Why does every child need consistent access to excellent teachers, and how can we, today, extend the reach of the excellent teachers our nation already has? Public Impact teamed up with designers at Column Five to develop this infographic with the answers. It illustrates four of the more than 20 “reach extension” models that use job redesign and technology to put excellent teachers in charge of every student’s learning. It also highlights the role of extending these teachers’ reach in building an “Opportunity Culture” in which excellent teachers, other educators, and students can excel. See the full infographic here.
Opportunity at the Top: How America’s Best Teachers Could Close the Gaps, Raise the Bar, and Keep Our Nation Great
Even if current reform efforts to recruit more great teachers and dismiss low performers were wildly successful, nearly two-thirds of children still would not have great teachers. But if we add high-performer retention and reach extension, 87 percent of classes could be taught by gap-closing, bar-raising teachers—in a mere half decade. This outcome is within our reach—but only if we vastly expand the opportunities for top teachers. Read more…
Teachers: If you are an excellent teacher or one who aspires to excellence, this two-page report explains how schools can use redesigned jobs and career paths to help you stay enthusiastic about teaching, reach more students, and lead your peers, for more pay. With input from teachers and other experts, Public Impact has published numerous school models that offer different possibilities for time use and role flexibility, making the best use of great teachers’ valuable time and returning the respect you deserve by paying more for reaching more students with excellence.
Instead of just trying to recruit more great teachers, what if we could reach dramatically more children with the great teachers we already have? This report explores ways we could redesign teachers’ roles and use technology to give millions more students access to the best teachers. Read more…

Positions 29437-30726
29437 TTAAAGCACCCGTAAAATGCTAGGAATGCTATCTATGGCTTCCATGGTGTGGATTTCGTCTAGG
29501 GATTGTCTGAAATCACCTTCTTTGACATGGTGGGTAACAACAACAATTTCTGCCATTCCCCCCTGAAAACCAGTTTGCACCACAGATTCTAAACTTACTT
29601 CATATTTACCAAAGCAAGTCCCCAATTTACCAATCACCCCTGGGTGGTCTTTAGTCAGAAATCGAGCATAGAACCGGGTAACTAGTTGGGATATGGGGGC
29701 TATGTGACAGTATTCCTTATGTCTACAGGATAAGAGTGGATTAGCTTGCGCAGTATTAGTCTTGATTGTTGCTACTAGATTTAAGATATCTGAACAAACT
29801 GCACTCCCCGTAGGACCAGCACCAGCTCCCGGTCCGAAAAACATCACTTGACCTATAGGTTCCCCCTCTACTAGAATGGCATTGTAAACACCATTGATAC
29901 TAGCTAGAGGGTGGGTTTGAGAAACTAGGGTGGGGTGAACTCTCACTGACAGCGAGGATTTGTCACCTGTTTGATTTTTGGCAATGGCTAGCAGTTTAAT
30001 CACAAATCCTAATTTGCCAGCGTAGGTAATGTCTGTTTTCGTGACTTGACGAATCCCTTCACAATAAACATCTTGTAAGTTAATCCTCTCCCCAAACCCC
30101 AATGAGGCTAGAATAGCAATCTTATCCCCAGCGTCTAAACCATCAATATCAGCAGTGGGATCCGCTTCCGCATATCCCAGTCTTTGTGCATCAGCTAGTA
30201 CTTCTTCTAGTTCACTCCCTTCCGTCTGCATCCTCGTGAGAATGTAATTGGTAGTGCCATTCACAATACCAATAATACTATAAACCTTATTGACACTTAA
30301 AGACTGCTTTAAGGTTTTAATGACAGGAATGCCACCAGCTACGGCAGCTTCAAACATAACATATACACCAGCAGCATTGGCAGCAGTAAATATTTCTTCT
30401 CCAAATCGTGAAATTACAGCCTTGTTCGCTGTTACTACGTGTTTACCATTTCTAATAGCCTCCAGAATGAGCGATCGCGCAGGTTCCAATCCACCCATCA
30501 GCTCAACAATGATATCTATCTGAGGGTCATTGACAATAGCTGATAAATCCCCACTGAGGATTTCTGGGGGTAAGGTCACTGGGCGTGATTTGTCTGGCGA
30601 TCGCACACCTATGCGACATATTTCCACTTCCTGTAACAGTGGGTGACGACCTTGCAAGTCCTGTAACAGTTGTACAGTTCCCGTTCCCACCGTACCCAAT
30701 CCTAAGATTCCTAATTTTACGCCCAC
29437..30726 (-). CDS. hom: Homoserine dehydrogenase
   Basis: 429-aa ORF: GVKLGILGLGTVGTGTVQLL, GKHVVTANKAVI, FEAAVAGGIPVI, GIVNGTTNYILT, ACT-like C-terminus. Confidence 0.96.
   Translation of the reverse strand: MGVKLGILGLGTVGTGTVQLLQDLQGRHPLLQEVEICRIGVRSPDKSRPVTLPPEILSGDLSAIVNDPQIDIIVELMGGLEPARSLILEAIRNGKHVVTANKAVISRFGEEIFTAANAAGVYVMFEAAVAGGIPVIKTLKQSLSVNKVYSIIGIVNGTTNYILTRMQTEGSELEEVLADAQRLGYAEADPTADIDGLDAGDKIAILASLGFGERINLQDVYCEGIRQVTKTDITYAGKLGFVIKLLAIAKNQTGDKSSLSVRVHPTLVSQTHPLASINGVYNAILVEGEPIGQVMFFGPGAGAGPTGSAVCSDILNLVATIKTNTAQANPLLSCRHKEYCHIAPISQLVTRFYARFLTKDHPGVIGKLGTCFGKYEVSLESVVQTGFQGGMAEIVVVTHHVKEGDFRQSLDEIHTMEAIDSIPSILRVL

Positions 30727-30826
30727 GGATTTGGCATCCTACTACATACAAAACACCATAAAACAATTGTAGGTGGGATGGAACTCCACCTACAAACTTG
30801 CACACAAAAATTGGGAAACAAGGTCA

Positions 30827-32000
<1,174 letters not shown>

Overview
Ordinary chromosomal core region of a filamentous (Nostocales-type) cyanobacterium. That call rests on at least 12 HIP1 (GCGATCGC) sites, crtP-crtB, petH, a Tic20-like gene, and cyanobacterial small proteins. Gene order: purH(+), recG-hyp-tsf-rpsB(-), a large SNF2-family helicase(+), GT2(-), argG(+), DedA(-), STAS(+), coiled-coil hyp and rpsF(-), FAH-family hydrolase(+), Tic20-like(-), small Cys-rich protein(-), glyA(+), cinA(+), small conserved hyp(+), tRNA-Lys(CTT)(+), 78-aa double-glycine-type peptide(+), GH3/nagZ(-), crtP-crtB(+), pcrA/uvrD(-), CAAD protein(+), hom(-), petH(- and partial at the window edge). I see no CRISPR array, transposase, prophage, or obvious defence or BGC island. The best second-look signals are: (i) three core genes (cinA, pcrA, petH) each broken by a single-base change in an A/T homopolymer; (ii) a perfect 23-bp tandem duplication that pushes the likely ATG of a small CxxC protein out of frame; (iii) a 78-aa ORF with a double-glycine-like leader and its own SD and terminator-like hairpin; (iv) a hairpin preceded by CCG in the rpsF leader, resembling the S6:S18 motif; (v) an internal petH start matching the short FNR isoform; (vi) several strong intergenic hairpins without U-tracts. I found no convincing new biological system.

In Fordham’s new book Education Reform for the Digital Era, Bryan C. Hassel and Emily Ayscue Hassel’s opening chapter proposes that “digital education needs excellent teachers and that a first-rate teaching profession needs digital education.” In the digital future, teacher effectiveness will matter even more than it does today. While the roles of teachers and other adults will change dramatically, what will increasingly differentiate outcomes for schools, states, and nations is how well responsible adults carry out the more complex instructional tasks. At the same time, technology has enormous transformative potential to extend the reach of excellent teachers to vastly more students, to help teaching attract and retain the best, and to boost the effectiveness of average teachers. To realize that promise, though, the nation needs new staffing models, significant policy changes, and a stronger dose of political will to change. Read the chapter here, and watch Bryan Hassel on a webcast of the release event here. The authors also penned a related commentary that appears here.
In this blog post for the Innosight Institute (now the Clayton Christensen Institute for Disruptive Innovation), Bryan Hassel and Emily Ayscue Hassel argue that “schools – and nations – that excel in the digital age will be those that use digital tools both to make teaching more manageable for the average teacher, and to give massively more students access to excellent teachers.” While digital learning can help solid teachers become more effective, one of its greatest promises is to enable top teachers – those whose students already achieve well over a year’s worth of growth – to educate more students by freeing up their time, allowing them to teach students who are not physically present, and capturing their teaching prowess by recording videos or helping develop smart learning software.